In my service as a homeschool high school academic advisor, I often get these questions:
“What’s the difference between an APA-style research paper and an MLA-style research paper”
“What on earth IS an APA-style research paper?”
“Does my teen NEED to know how to write an APA-style research paper?”
What is the Difference Between APA and MLA Research Paper
SO, let’s have a teeny-tiny, mini-course on high school research papers.
Research papers serve several different purposes.
-Placing students in charge of their own inquiry-based educational situations (in other words, homeschoolers have a chance to dig in and learn about something that is important to them).
-Providing opportunities for homeschoolers to stretch academically (and sometimes personally), as they deal with formatting, details, and data.
-Experiencing valuable preparation for college-bound homeschoolers.
MLA-style Research Papers are perhaps the most common format.
>-The most important distinctive of an MLA-paper is that the homeschooler will need to provide a THESIS STATEMENT in the first paragraph.
-The body of the paper is spent illustrating or defending that thesis.
-MLA-papers rely on transition sentences to move the reader from topic to topic.
-There are distinctive citation and reference page rules.
-For an easy-to-follow, encouraging, no-busywork guide to MLA-style research papers, I like
Allison’s Research Paper Writing Guide the best!
APA-style Research Papers are completely different from MLA-style papers!
-There is NO thesis statement! In fact, the entire point of an APA paper is to give the appearance of objectivity and a thesis implies an opinion.
-Instead of a thesis, the homeschooler presents a topic and provides information about that topic. (Kind-of like an old fashioned “report”- remember those from elementary school?)
-At the END of the paper, the homeschooler may add an opinion in the conclusion section but NOT before.
-Transition sentences are not needed.
-In order to move the reader from one section of the paper to the next, APA-style uses Section Titles and Sub-section Titles. (Kind-of like magazines articles…)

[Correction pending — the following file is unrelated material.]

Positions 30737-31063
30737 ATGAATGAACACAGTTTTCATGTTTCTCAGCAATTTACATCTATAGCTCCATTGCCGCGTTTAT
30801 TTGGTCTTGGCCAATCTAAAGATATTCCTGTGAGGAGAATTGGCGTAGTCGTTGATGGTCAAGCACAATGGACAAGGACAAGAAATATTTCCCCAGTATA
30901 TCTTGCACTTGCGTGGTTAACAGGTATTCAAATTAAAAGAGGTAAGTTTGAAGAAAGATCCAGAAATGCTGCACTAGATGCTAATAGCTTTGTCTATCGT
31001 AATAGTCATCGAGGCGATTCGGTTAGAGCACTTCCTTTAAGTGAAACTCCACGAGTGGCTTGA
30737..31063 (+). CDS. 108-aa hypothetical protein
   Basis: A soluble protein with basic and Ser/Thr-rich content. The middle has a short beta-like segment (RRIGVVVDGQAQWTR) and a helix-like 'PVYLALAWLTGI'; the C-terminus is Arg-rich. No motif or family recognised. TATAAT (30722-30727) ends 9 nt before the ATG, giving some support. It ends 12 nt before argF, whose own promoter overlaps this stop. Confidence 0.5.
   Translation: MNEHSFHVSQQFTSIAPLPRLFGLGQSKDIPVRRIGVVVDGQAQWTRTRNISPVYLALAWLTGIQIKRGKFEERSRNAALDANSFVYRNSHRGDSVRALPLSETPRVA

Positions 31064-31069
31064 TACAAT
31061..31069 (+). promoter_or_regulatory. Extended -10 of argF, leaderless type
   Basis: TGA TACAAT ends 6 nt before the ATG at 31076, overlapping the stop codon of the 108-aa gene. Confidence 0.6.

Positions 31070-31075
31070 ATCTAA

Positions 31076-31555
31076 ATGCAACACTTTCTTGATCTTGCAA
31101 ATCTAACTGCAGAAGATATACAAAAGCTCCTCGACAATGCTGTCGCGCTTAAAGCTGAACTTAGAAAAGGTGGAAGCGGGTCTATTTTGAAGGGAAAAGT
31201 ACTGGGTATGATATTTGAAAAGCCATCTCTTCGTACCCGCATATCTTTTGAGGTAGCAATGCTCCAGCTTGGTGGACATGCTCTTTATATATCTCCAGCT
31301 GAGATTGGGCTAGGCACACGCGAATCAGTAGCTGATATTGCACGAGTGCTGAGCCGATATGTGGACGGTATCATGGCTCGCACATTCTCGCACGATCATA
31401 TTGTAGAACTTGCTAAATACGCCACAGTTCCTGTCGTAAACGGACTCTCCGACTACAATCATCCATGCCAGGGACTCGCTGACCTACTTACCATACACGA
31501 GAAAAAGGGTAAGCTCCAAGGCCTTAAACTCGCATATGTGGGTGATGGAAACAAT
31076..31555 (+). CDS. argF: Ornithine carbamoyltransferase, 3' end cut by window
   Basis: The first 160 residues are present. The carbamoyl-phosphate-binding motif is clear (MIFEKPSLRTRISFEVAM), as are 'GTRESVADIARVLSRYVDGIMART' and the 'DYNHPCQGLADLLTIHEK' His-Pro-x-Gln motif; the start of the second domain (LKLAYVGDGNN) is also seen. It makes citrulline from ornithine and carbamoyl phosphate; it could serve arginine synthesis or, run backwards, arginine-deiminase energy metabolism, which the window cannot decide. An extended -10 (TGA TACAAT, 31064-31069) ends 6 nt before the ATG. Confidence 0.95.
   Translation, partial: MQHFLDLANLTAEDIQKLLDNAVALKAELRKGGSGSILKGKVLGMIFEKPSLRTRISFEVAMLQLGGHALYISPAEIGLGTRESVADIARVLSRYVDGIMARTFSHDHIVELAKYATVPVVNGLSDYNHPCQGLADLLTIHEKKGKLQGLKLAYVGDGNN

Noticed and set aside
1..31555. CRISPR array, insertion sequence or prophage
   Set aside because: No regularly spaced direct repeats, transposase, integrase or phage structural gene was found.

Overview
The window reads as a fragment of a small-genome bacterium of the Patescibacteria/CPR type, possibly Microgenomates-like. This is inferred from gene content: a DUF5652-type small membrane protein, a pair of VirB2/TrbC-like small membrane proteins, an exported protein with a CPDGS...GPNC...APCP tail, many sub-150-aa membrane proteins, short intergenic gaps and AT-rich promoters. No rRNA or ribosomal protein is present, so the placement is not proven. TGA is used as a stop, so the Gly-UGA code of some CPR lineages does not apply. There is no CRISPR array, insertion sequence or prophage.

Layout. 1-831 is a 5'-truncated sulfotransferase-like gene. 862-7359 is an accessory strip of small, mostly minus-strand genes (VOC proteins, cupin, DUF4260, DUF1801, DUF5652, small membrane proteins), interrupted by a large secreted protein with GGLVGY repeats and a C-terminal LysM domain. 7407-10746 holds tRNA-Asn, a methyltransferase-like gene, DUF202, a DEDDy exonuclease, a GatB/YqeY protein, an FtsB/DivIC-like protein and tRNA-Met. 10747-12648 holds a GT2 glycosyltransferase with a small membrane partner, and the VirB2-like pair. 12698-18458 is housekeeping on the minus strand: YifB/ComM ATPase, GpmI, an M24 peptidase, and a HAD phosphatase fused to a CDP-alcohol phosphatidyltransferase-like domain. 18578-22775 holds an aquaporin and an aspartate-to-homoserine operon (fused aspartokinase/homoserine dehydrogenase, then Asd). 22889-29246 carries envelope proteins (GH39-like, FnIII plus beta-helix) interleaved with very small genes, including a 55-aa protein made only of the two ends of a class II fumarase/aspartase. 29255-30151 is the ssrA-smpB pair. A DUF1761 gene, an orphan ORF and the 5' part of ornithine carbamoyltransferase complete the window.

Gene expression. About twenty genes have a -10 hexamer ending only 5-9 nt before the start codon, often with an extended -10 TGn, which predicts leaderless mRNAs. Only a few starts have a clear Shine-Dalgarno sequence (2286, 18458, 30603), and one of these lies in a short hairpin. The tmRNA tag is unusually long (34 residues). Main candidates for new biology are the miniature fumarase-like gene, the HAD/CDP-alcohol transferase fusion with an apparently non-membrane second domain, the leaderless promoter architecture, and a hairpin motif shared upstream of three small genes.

-APA-style papers are formal in tone. There is no use of the words “I”, “you”, or “we”. No contractions are allowed, either.
-There is a distinctive citation, reference page, title page, and page numbering format.
Feel a bit overwhelmed and want help with an APA-style Research Paper? Check out our
Introductory Guide to APA Research Papers. In this friendly, light-hearted guide, I take the homeschooler through the complex maze of APA-rules so gently that it is almost easy! It has a semester’s worth of step-by-step instructions for learning the format, choosing topics, finding resources, and actually constructing the paper. (I LOVE APA format.)
High schoolers may use MLA-style or APA-style on just about any topic that pleases them. However, in college, they will often find that English-type classes use MLA and science-type classes use APA. So a little of experience with both formats is a good idea for college-bound students.
Just to add to the confusion. When you surf the net, you might find that there are conflicting sets of information on HOW to write an MLA- or APA-style paper. That’s because there are different “editions” of those styles. All that matters is that you pick one of the “editions” and stick with it for the entire paper. THEN when your homeschoolers arrive at college, they will find that each professor has some different requirements- but by then, they’ll be ready to follow whatever rule comes their way.
Also, while MLA and APA are the most common formats of college-style research papers, there are other formats that individual professors or departments might employ. There is the Chicago-style and CSE-style, for instance. If your homeschoolers are adept at the basic MLA and APA formats, they’ll be ready to jump in and learn these formats with little stress.
I really do recommend introducing research paper writing in a non-threatening, don’t-take-ourselves-too-seriously, encouraging manner. That is why we are sharing the writing guides that we have used with our own kids and local homeschoolers for years. Research Paper Writing Guide (MLA format) by Allison Thorp, and Introduction to APA Research Paper Writing Guide by me .
An important part of writing a research paper is learning to avoid plagiarism (even unintentional plagiarism). Click here to learn more. Properly paraphrasing is an important step in avoiding plagiarism. Click here for advice from Purdue Owl
Here are some tips from Sabrina on writing papers!
And visit our 7Sisters Homeschool You Tube Channel for more writing tips!
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